Considering he was only eight stone himself, lifting fourteen-and-a-half stone in this manner is impressive.  Buoyed by success, Pullum, still only nineteen years old, was confident enough to open a school of physical culture in Camberwell named the Lothian Club.  By 1907, Pullum had now moved his gym to number 5 Church Street Camberwell.  Initially this club was known as the Saxon Club in honour of the Saxon Trio, but it soon became known as the Camberwell Weightlifting Club.  This address would become legendary in the history of weightlifting.   Starting in the basement, Pullum’s Physical Culture Institute would eventually occupy all four floors.  The building still stands but no trace of the gym remains. It is unlikely that Pullum would approve of its later use, as in recent years it has been both a fried chicken and a takeaway pizza shop.

At his new premises, Pullum’s gym became a mecca for aspiring weight trainers from around the country.  He was instrumental in the setting up of the British Amateur Weight Lifting Association in 1910 which helped codify the rules and standardise the lifts which are still recognised today.  The pre-war years were busy for Pullum as apart from becoming a centre for excellence he also became a famous weightlifter in his own right.  Between the years 1911 and 1915, he won 192 British and world weightlifting records, fifteen British championships and 53 gold medals.  Such was his fame that he was signed up to advertise Horlicks Malted Milk in 1912, saying that he had “found it of invaluable assistance in both my own and my pupils’ training for record breaking”.  Pullum not only revolutionised the way people lifted weights but also was an early adopter of nutritional supplements, a worldwide industry now worth billions of pounds.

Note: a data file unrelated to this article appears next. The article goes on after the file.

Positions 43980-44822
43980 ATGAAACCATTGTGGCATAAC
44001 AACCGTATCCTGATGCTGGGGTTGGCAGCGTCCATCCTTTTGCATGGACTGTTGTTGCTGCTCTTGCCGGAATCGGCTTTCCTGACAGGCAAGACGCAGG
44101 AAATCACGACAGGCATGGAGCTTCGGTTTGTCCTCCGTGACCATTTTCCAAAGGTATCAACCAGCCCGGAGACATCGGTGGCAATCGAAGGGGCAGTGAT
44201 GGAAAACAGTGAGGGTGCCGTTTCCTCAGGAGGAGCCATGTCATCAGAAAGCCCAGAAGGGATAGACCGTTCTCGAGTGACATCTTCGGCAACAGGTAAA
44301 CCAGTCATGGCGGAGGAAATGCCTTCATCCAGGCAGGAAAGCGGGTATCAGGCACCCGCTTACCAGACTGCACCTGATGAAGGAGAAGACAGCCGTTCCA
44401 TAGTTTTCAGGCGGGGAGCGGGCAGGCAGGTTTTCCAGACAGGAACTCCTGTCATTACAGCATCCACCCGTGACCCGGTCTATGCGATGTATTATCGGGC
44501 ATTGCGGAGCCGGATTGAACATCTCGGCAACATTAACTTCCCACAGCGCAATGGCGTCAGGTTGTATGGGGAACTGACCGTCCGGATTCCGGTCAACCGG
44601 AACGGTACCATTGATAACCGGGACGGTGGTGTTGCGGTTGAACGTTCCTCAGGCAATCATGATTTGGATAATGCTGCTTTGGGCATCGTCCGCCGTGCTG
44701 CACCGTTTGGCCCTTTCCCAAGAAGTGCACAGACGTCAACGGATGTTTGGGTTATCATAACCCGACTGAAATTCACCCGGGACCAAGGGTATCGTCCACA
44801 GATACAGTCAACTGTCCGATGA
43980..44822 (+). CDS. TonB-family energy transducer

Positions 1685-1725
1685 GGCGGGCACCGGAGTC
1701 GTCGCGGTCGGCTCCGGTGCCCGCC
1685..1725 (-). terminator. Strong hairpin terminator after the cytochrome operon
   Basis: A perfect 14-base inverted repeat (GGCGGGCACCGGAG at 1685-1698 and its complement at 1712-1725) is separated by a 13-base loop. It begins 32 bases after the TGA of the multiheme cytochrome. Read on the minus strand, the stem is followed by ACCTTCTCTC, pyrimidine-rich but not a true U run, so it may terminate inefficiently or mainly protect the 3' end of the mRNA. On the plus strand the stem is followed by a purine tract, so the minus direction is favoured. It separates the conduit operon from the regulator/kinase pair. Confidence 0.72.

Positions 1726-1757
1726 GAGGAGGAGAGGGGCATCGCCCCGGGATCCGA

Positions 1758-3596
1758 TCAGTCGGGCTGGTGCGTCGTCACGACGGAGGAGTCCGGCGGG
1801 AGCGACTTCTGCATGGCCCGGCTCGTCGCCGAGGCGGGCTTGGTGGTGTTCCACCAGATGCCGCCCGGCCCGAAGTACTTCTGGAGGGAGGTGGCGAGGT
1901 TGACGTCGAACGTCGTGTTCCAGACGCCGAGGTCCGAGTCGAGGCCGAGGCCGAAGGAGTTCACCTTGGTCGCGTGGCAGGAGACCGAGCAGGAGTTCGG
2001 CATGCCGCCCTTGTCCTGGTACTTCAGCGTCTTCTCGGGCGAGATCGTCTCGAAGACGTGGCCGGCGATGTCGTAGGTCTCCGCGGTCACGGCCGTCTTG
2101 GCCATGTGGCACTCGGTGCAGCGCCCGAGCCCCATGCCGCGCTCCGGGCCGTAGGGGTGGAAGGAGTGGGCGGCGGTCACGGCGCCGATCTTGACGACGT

In 1920, Pullum even patented a new design for barbells.  While he took his competitive weightlifting seriously, he was not above performing more theatrical displays of strength. One famous stunt involved him supporting nine men sitting on a wooden plank and three more seated on a barbell. He was under nine stone at the time and was supporting over 2000lbs!

During the First World War, Pullum’s request to enlist was refused but rather he was employed as a physical training instructor, tasked with bringing those who failed the physical tests up to the required standard.  Even throughout the war, he continued to break records but saw no active military service.  After hostilities ended, the Pullum’s gym continued to flourish and attracted many weightlifters, boxers, wrestlers, and the occasional millionaire, all eager to be trained by him. It is alleged that the world’s richest man, John Paul Getty was once trained by him.

He had married Alice Sophia Howe in 1910 and went on to have one son, William Stanley Pullum who went on to be a professional boxer, trainer and promoter.  In 1926, Pullum published Weightlifting Made Easy and Interesting which is still considered somewhat of a weightlifting bible nearly a 100 years later.  Although Pullum officially retired from competitive weightlifting in 1928, he continued to be a major figure in the sport, coaching the 1948 British Olympic Team.

William Pullum died on August 29, 1960 at the age of 73 and was buried at Camberwell New Cemetery. The inscription on his gravestone reads ‘During his lifetime a pillar of strength and an inspiration to his many friends throughout the world’.  W.A. ‘Pop’ Pullum may have been largely forgotten today but he was truly a pioneer in the world of weightlifting and bodybuilding.